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Borderland Selves: Rethinking Identity in Contemporary Global/Local Articulations
Unformatted Document Text:  assert themselves as such through separation (and ultimately opposition) thus making external what is actually constitutive and intrinsic to the process. Common to this approach are for example the "colonial model" of the oppressor and the oppressed, and the "transgression model" of oppression and resistance (Grossberg 1996: 88). Politically, they work to keep in place the problematic and paralyzing tension between collective belonging and association based on universal principles (such as equality, sovereignty, social justice, human rights, democracy, etc.), and the need for differentiation and the assertion of particularity (along the lines of race, class, gender, sexual orientation, and so forth). Thus political action becomes framed as a matter of choice between either a politics of universalistic essentialism or, by simple reversal, one of particularistic essentialism – an endless movement between two conflicting alternatives which define the appropriate models and sites of political struggle, the limits of what is politically possible and imaginable and thus, in so doing, they define the two poles of what is arguably the most pervasive political paradox of our time. But the binaries and tensions that characterize contemporary understandings of the global/local relation and identity formation do not, as it becomes clear, operate in isolation, nor are they unique to globalization theory. Central to these tensions, and in fact deeply embedded in their very constitution, it is possible to identify other powerful (and equally conflicting) dichotomies such as individual-society, agency-structure, and unity-difference among others, or in broader terms, what has been called the universal-particular dualism. These apparently irreconcilable opposites are, as I will argue, not only products of the discursive domain of the social sciences, but also correspond to and rest at the core of a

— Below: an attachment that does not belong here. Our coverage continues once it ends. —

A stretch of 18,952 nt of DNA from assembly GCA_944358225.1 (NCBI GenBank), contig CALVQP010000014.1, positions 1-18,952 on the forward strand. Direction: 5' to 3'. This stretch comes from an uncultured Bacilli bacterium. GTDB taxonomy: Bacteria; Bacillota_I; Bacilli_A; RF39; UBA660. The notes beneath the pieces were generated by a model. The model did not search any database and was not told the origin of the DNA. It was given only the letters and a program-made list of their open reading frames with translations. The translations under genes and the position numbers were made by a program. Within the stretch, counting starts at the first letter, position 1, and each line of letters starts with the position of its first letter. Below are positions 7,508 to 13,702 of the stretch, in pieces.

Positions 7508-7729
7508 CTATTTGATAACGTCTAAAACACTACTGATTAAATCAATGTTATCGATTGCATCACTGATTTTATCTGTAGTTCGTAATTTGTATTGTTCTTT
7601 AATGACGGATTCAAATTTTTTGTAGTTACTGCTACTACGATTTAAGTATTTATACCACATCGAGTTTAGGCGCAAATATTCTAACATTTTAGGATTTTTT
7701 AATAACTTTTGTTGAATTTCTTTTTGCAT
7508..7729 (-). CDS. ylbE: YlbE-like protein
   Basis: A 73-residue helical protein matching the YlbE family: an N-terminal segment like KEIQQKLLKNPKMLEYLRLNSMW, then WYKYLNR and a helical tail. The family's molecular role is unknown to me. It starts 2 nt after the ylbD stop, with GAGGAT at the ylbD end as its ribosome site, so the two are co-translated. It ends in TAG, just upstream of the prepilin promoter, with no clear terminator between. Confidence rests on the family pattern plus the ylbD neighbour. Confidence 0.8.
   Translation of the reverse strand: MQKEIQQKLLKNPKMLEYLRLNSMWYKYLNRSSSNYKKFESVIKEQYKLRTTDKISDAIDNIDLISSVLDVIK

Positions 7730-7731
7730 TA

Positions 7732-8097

Authors: Correa, Andres.
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assert themselves as such through separation (and ultimately opposition) thus making
external what is actually constitutive and intrinsic to the process. Common to this approach
are for example the "colonial model" of the oppressor and the oppressed, and the
"transgression model" of oppression and resistance (Grossberg 1996: 88). Politically, they
work to keep in place the problematic and paralyzing tension between collective belonging
and association based on universal principles (such as equality, sovereignty, social justice,
human rights, democracy, etc.), and the need for differentiation and the assertion of
particularity (along the lines of race, class, gender, sexual orientation, and so forth). Thus
political action becomes framed as a matter of choice between either a politics of
universalistic essentialism or, by simple reversal, one of particularistic essentialism – an
endless movement between two conflicting alternatives which define the appropriate models
and sites of political struggle, the limits of what is politically possible and imaginable and
thus, in so doing, they define the two poles of what is arguably the most pervasive political
paradox of our time.
But the binaries and tensions that characterize contemporary understandings of the
global/local relation and identity formation do not, as it becomes clear, operate in isolation,
nor are they unique to globalization theory. Central to these tensions, and in fact deeply
embedded in their very constitution, it is possible to identify other powerful (and equally
conflicting) dichotomies such as individual-society, agency-structure, and unity-difference
among others, or in broader terms, what has been called the universal-particular dualism.
These apparently irreconcilable opposites are, as I will argue, not only products of the
discursive domain of the social sciences, but also correspond to and rest at the core of a


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